The Exalate issue network is a network of companies sharing issues. Instead of using email or telephone calls, issue trackers are connected to each other so that information can be shared in a straightforward way.

To be able to do so, we introduce some concepts and entities.

Node

A node is an instance in the overall exalate network. It provides all the logic to synchronize data in a secure, stable, and robust way.

There are a couple of properties related to a node, such as the proxy user.  

Nodes are currently available for (additional issue trackers being developed) JIRA (v6.2 and higher).

Instances

Instances are other issue trackers you are willing to connect to. You can add any number of instances to your node and start exalating issues.

An instance has three different states:

  • Initial
    The initial state is when an instance is created, but no connection has been made with the remote tracker.
    When activating an instance, the add-on collects required information regarding what is supported by the remote tracker so that we can ensure backwards compatibility.
  • Active
    The instance has been activating.  A successfull connection has been made and synchronization messages can start to flow.
  • Deactivated
    An instance can be deactivated by the admin. For instance, when a remote tracker needs to be upgraded and synchronization with the remote tracker must be paused. Local synchronization events will still be collected so that once that once that the instance is activated again, synchronization can be resumed.

Relations

Relations define how issues are synchronized. A relation is defined by its name. So when instance left is synchronizing with right, you can define multiple relations.
For instance, you can define a relation between a left based project which tracks tasks to track a systems deployment and a right based project which tracks bugs and feature requests for a particular project.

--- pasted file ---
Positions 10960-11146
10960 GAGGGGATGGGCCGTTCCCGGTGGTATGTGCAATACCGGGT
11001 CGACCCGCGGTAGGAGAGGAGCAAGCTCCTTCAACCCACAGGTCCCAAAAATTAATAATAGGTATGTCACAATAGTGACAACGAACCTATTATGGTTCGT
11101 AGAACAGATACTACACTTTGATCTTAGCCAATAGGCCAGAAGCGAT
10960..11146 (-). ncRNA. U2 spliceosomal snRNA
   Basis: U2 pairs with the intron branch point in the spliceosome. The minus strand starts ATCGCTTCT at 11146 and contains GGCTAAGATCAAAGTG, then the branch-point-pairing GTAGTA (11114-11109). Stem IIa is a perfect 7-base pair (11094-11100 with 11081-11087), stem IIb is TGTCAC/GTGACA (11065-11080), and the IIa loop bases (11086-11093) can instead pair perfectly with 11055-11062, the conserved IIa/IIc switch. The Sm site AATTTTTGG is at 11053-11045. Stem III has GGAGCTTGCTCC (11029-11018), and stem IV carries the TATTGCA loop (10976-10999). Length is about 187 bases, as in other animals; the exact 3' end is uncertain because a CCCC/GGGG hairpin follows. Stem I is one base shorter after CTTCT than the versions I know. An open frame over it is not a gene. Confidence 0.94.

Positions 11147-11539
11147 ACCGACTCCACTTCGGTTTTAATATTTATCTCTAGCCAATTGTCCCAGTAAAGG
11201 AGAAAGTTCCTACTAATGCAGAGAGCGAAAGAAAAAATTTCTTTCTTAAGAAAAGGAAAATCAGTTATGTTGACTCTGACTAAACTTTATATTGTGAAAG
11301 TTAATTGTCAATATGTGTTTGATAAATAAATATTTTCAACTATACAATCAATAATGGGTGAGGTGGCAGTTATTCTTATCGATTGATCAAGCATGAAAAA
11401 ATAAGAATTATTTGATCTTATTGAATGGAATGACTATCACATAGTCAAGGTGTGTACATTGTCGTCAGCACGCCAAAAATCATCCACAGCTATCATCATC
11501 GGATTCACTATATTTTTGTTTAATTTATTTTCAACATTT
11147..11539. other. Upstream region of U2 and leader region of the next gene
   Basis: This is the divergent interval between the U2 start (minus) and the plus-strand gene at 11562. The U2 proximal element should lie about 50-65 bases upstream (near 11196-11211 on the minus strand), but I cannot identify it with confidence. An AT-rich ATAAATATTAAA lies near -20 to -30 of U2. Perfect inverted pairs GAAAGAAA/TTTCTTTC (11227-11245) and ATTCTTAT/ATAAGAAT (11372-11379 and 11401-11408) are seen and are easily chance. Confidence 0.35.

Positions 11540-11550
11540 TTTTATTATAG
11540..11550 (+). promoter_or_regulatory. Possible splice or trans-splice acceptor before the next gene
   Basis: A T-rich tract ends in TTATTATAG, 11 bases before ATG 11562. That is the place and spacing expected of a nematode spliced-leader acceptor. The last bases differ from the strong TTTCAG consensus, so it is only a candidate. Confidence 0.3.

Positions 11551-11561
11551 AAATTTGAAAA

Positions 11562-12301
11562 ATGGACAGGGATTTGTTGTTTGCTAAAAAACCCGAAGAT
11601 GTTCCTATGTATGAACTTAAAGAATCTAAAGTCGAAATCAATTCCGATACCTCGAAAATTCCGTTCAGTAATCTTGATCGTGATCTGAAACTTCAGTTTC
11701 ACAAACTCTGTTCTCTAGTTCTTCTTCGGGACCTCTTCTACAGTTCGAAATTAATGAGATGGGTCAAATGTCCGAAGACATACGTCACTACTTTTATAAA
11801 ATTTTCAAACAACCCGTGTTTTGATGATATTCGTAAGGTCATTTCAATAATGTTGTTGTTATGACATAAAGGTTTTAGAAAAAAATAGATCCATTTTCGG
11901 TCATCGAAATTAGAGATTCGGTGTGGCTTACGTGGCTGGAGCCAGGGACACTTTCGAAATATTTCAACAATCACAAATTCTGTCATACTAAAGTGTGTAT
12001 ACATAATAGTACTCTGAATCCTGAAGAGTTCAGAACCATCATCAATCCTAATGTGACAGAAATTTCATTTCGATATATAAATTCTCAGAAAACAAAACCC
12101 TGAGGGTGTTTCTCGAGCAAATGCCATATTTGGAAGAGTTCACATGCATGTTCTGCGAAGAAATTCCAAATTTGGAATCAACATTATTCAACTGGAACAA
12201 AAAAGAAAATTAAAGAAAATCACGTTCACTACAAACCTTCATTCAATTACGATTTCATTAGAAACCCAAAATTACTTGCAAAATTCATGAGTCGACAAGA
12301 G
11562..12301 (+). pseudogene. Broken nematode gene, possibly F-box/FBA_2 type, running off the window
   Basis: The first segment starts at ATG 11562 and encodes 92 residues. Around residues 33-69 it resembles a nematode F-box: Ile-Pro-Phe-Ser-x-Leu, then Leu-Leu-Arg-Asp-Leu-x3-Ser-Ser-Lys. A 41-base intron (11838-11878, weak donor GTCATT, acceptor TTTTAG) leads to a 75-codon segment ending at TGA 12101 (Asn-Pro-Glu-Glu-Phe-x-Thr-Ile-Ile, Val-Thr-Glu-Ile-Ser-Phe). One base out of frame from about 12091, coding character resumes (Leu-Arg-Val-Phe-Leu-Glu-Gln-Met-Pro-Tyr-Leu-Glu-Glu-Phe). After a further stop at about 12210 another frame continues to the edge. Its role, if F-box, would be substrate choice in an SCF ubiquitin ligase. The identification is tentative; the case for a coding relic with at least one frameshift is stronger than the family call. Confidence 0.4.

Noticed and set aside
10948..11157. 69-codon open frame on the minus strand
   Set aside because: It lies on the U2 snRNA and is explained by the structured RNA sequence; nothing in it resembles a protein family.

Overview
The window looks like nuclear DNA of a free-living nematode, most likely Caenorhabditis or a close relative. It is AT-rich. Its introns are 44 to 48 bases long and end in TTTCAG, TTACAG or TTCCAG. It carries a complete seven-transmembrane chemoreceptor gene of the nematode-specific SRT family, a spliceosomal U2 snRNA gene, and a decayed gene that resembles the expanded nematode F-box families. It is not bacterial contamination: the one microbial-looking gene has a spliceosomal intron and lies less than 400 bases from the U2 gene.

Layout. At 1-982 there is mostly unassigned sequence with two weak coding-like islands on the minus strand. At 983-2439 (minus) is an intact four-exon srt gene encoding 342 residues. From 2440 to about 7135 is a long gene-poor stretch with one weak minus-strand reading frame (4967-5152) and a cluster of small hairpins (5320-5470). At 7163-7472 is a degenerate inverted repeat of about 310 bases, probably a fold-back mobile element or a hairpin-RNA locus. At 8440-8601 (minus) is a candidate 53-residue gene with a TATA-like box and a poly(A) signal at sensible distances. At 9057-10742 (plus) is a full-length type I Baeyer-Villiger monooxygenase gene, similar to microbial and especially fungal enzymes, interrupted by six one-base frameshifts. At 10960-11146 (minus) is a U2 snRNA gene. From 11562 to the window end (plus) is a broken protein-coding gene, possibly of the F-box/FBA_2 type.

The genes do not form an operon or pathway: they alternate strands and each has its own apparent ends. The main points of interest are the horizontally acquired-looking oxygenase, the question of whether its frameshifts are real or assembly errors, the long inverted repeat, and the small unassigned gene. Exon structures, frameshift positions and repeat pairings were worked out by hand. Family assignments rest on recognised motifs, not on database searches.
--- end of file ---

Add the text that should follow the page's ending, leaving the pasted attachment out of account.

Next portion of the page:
At the same time, you can define another relation between left and right to track more generic support requests.

Establishing such a relation allows you to define:

  • a data filter
    The data filter is a script which defines what information can be sent to the other instance.
  • a create processor
    When the other instance sends over a request to create an issue, the create processor allows to define what the newly created issue should look like.
  • a change processor
    Each time a change message is coming in from the remote instance, the change processor allows to specify how this change should be translated into an update of the local issue.

You can also specify if a link between the two issues should be created.

Processors and scripts

All mappings and transformations are done using plain groovy scripts. Groovy is a scripting language very similar to java. 

It allows you to specify how a priority of the remote issue should be translated to the priority used on your own tracker (the reality is that most priority definitions are very similar).

Triggers

Triggers are events which start a synchronization. This can be:

  • an update of an issue
  • a user who select the exalate operation in the drop down menu
  • a JQL which identifies an issue which should be exalated.

See Also

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